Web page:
Access and Accomodations

If you have a temporary health condition or permanent disability that requires accommodations, you can have special access and accommodations. Your experience in this class is important to me. If you have already established accommodations with Disability Resources for Students (DRS), please communicate your approved accommodations to me at your earliest convenience so we can discuss your needs in this course

If you have not yet established services through DRS, but have a temporary health condition or permanent disability that requires accommodations (conditions include but not limited to; mental health, attention-related, learning, vision, hearing, physical or health impacts), you are welcome to contact DRS at 206-543-8924 or or disability.uw.eduDRS offers resources and coordinates reasonable accommodations for students with disabilities and/or temporary health conditions.  Reasonable accommodations are established through an interactive process between you, your instructor(s) and DRS.  It is the policy and practice of the University of Washington to create inclusive and accessible learning environments consistent with federal and state law


Academic Integrity

Academic integrity is essential in this course. You are encouraged to work together and discuss homework problems but the assignments you submit should be your own work. You may not give or receive help on quizzes or exams. Consider and take note that the following is considered cheating of one or the other form:

  • looking at or copying published or online solutions for homework problems
  • looking at or copying solutions that have previously been turned in for credit
  • copying another student's solutions to homework or examination problems
  • failing to acknowledge significant resources, other than the course textbook, that you used
  • failing to acknowledge significant collaboration with your classmates

In this course, you are considered to have been informed about the types of cheating and academic dishonesty, and warned that such dishonesty will not be tolerated


Time Table

Time table shows the important dates and an approximate distribution of the course material. The table is subject to changes when necessary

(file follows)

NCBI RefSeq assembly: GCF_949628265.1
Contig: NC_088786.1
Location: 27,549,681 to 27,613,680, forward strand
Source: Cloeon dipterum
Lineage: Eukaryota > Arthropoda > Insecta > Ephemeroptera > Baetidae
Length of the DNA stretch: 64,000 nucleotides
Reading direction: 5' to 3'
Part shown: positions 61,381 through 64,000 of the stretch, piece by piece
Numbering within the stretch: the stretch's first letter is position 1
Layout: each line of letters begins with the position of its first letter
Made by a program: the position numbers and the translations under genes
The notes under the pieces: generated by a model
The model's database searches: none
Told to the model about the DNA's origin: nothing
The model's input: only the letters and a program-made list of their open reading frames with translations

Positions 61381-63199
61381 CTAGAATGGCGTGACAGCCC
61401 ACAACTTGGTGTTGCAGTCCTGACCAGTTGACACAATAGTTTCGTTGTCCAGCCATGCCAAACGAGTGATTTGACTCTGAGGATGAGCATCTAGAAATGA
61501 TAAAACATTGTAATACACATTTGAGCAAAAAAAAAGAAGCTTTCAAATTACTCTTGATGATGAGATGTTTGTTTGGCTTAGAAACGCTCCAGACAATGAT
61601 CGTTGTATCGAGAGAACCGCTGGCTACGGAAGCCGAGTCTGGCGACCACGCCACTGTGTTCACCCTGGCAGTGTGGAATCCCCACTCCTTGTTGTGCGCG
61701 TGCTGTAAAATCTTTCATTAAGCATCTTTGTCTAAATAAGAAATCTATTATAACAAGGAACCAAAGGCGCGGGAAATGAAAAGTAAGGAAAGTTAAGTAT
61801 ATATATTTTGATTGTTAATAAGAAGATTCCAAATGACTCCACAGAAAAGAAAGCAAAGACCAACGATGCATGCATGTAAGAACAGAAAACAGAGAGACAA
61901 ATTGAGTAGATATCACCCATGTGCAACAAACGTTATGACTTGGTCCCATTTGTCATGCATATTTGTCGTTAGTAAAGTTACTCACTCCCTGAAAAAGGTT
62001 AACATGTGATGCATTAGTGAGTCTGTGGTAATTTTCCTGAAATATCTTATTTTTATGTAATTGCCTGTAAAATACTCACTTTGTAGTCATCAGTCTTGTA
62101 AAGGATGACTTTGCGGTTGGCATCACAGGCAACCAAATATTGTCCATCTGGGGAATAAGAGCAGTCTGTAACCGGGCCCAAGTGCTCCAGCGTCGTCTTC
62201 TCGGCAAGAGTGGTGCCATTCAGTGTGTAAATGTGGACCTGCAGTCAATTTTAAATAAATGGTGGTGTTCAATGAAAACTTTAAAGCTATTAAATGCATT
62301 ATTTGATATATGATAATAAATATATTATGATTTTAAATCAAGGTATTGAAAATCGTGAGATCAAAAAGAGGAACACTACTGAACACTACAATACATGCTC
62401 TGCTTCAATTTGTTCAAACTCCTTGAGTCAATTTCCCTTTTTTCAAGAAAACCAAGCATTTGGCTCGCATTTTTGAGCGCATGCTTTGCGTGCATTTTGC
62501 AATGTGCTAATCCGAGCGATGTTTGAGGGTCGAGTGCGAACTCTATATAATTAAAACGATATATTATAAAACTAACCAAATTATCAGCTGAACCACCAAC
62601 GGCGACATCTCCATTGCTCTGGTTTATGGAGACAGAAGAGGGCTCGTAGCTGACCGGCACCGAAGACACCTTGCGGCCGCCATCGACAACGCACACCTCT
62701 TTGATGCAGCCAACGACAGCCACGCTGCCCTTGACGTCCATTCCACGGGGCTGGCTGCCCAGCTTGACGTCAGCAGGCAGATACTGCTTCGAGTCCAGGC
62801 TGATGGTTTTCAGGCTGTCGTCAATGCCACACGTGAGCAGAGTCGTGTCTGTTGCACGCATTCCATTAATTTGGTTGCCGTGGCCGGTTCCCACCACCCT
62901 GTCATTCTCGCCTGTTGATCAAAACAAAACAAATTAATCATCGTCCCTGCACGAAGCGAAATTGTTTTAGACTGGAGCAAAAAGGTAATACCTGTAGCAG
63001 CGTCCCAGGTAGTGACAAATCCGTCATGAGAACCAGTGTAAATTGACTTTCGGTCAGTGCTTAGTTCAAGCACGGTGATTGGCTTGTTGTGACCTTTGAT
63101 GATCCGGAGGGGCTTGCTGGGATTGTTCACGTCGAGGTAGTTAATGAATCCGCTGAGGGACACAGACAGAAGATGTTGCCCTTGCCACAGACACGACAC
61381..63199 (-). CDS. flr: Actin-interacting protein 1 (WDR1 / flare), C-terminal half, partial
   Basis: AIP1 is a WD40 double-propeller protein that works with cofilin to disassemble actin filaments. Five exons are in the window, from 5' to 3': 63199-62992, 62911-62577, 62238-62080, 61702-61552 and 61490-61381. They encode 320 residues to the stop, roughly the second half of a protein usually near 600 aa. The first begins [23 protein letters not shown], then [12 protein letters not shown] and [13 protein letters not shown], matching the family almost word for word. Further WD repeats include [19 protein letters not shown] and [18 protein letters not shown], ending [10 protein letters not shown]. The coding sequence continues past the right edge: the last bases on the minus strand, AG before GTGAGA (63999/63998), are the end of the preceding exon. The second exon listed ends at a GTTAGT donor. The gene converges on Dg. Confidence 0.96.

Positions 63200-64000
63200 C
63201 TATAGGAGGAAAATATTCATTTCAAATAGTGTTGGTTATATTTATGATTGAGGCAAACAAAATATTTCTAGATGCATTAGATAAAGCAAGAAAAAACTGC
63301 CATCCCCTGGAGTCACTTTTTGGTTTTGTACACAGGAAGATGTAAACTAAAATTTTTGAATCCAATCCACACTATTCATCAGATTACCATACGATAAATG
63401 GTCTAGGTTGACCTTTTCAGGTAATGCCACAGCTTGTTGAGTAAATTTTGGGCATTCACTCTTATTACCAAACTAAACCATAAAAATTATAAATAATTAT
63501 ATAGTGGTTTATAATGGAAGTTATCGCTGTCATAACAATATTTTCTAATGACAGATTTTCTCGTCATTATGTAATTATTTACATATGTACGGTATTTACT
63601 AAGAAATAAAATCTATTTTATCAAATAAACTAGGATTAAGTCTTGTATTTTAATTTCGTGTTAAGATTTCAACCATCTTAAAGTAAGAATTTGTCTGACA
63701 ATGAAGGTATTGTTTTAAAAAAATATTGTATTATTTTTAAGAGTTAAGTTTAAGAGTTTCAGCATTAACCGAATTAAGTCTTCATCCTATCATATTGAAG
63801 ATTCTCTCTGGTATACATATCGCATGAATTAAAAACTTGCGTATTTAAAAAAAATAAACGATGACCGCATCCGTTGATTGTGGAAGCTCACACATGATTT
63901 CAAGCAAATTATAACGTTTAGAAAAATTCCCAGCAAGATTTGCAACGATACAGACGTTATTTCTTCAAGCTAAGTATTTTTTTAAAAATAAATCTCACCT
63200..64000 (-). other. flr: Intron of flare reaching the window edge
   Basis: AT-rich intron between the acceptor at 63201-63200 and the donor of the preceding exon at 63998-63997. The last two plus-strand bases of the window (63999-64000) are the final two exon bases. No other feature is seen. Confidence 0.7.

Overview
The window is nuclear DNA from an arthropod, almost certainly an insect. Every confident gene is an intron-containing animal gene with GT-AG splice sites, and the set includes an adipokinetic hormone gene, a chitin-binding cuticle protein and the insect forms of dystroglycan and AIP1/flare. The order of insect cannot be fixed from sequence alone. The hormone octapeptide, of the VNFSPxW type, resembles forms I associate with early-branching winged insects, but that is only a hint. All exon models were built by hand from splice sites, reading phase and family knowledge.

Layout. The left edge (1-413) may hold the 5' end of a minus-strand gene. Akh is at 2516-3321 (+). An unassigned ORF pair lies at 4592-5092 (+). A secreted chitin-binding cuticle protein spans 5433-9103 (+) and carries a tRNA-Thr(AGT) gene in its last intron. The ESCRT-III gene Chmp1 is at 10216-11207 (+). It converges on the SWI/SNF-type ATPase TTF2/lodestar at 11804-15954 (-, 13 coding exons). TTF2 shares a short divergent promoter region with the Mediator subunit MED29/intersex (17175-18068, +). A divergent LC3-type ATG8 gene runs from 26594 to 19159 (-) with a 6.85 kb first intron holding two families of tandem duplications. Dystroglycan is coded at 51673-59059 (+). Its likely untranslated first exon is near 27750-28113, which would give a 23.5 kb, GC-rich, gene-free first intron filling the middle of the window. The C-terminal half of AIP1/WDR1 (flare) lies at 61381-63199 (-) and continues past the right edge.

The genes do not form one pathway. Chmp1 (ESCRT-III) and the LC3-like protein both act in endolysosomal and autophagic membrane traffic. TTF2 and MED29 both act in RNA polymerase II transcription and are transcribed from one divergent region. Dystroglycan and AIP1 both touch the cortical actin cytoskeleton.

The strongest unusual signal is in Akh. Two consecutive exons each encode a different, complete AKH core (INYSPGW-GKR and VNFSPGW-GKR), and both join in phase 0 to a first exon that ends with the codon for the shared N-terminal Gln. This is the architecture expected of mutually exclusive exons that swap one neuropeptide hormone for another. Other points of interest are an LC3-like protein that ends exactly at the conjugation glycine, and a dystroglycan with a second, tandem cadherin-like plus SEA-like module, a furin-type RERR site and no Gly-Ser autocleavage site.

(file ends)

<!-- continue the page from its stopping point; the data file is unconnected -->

The schedule below shows the guidelines for reading prior to each lecture. This may shift as necessary to accommodate our rate

Date No. Topic Reading
Mon Jun 18 0 Introduction
Tue Jun 19 1 First Order Equations 8.1–8.3
Thu Jun 21 2 First and Second Order Equations 8.4–8.6
Mon Jun 25 3 First and Second Order Equations 8.4–8.6
Tue Jun 26 4 Analytic Functions 14.1–14.3
Thu Jun 28 5 Laurent Series, Residue Theorem 14.4–14.6
Mon Jul 2 6 Using the Residue Theorem 14.7
Tue Jul 3 7 Using the Residue Theorem 14.7
Thu Jul 5 8 More complicated residue integrals 14.7
Mon Jul 9 9 More complicated residue integrals 14.7
Tue Jul 10 10 Laplace Transform 8.8
Thu Jul 12 11 Inverse Laplace transform (Bromwich integral) 14.7
Mon Jul 16 12 Dirac delta function 8.11
Tue Jul 17 13 Using delta functions for ODE 8.11
Thu Jul 19 14 Green Functions 8.12
Mon Jul 23 15 Variational calculus 9.1–9.2
Tue Jul 24 16 Using variational calculus 9.3–9.4
Thu Jul 26 Midterm Examination 8, 14, 9
Mon Jul 30 17 Lagrangian Mechanics 9.5–9.6
Tue Jul 31 18 Legendre's equation 12.1–12.2
Thu Aug 2 19 Rodrigues' formula. Generating function 12.4–12.5
Mon Aug 6 20 Legendre Series 12.6–12.9
Tue Aug 7 21 Fuchs Theorem, Frobenius' method 12.21, 12.11
Thu Aug 9 22 Gamma and Beta functions 11.2–11.5
Mon Aug 13 23 Curvilinear coordinates 10.8
Tue Aug 14 24 Equations in spherical coordinates 13.7
Thu Aug 16 25 Spherical harmonics. Conformal maps 13.7, 14.9–14.10
Fri Aug 17 Final Examination


Catalog Description: 
Applications of mathematics in physics with emphasis on the mechanics of particles and continuous systems. Develops and applies computational methods, both analytic and numerical. Prerequisite: minimum 2.0 grade in PHYS 227. Offered: WS.
GE Requirements: 
Natural Sciences (NSc)
Section Type: 
Last updated: 
October 17, 2018 - 9:41pm